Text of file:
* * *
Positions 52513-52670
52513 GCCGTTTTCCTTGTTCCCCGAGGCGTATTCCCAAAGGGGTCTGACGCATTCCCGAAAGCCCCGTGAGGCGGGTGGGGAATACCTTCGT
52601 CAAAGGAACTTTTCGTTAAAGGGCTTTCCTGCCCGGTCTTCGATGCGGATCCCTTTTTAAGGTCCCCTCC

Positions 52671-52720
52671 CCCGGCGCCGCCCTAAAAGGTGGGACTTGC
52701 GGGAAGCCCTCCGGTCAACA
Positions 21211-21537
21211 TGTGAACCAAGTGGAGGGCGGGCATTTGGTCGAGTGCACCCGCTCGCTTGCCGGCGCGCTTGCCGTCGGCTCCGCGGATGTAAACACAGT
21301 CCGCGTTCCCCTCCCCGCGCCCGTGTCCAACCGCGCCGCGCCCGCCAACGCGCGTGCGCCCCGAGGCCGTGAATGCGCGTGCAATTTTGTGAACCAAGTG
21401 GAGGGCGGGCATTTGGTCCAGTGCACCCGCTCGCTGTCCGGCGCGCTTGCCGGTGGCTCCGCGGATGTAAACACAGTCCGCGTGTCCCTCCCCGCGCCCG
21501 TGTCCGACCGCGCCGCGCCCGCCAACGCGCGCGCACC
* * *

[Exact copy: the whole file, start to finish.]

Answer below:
Positions 52513-52670
52513 GCCGTTTTCCTTGTTCCCCGAGGCGTATTCCCAAAGGGGTCTGACGCATTCCCGAAAGCCCCGTGAGGCGGGTGGGGAATACCTTCGT
52601 CAAAGGAACTTTTCGTTAAAGGGCTTTCCTGCCCGGTCTTCGATGCGGATCCCTTTTTAAGGTCCCCTCC

Positions 52671-52720
52671 CCCGGCGCCGCCCTAAAAGGTGGGACTTGC
52701 GGGAAGCCCTCCGGTCAACA
Positions 21211-21537
21211 TGTGAACCAAGTGGAGGGCGGGCATTTGGTCGAGTGCACCCGCTCGCTTGCCGGCGCGCTTGCCGTCGGCTCCGCGGATGTAAACACAGT
21301 CCGCGTTCCCCTCCCCGCGCCCGTGTCCAACCGCGCCGCGCCCGCCAACGCGCGTGCGCCCCGAGGCCGTGAATGCGCGTGCAATTTTGTGAACCAAGTG
21401 GAGGGCGGGCATTTGGTCCAGTGCACCCGCTCGCTGTCCGGCGCGCTTGCCGGTGGCTCCGCGGATGTAAACACAGTCCGCGTGTCCCTCCCCGCGCCCG
21501 TGTCCGACCGCGCCGCGCCCGCCAACGCGCGCGCACC